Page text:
The tri-colored combo charts is a HUGE enhancement to Statistical PERT. You won’t realize how useful these are until you start to play with them. Their greatest value is they visually show the kind of uncertainty you’re estimating, which is very helpful when presenting or negotiating with stakeholders. Imagine showing your project sponsor (who is under-funding your project) a tri-colored combo chart that has more than 50% of the area under the curve in the color red. You say to your sponsor, “The area under the curve shows the likelihood your project will fail to meet its goal, given the project constraints we have to work with.” And then you explain to your sponsor how you arrived at this conclusion.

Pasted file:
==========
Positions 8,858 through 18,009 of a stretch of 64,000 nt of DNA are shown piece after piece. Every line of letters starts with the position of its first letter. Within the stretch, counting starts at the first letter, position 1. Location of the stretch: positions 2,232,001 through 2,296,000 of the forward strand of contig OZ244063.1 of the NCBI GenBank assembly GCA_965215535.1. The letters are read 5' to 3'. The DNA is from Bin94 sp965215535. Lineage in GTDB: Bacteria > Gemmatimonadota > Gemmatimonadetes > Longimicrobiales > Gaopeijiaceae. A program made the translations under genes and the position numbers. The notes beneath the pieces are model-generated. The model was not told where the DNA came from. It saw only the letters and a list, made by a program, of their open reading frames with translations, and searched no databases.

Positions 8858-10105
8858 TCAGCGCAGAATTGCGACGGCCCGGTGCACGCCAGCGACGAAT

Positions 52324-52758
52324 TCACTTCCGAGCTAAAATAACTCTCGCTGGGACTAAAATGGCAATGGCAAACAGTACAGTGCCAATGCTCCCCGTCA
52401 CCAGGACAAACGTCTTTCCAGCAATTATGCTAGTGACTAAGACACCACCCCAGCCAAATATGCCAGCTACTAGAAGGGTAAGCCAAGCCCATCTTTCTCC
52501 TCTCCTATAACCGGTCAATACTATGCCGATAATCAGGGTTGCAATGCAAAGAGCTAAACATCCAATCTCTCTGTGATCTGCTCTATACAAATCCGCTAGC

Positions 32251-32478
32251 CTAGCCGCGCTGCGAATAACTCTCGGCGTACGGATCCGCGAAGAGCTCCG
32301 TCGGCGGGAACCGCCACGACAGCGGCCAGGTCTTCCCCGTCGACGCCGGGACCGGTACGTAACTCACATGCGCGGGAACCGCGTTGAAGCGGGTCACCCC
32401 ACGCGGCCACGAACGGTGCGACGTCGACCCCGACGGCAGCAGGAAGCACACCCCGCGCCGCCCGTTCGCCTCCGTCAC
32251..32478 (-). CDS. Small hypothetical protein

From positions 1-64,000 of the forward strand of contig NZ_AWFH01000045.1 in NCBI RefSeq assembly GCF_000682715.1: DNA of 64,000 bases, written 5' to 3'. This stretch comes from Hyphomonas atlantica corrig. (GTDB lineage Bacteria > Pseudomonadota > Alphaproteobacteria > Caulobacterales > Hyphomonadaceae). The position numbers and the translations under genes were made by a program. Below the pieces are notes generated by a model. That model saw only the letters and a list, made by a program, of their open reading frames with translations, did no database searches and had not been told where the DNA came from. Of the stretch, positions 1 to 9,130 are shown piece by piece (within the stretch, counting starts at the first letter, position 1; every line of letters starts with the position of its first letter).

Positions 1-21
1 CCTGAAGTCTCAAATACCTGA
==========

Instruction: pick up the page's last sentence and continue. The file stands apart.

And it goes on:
The tri-colored combo chart is a combination of a line chart and a bar chart. The colored area under the curve is actually 100 bars that touch each other. The line that touches the peak of each bar chart smooths the appearance of the normal curve. This whole combo chart is configurable — change the bar sizes, colors, much more.

To create the tri-colored bar chart, you’ll notice there are a lot of hidden columns to the right of the main worksheet display. Feel free to unhide these hidden columns and explore how the tri-colored bar chart’s data is created.

This summer, I’ll be working to enhance Statistical PERT Beta Edition to give it the same data visualization upgrade as what the Normal Edition now has. I hope to release Version 2 of the Beta Edition by the end of summer 2019.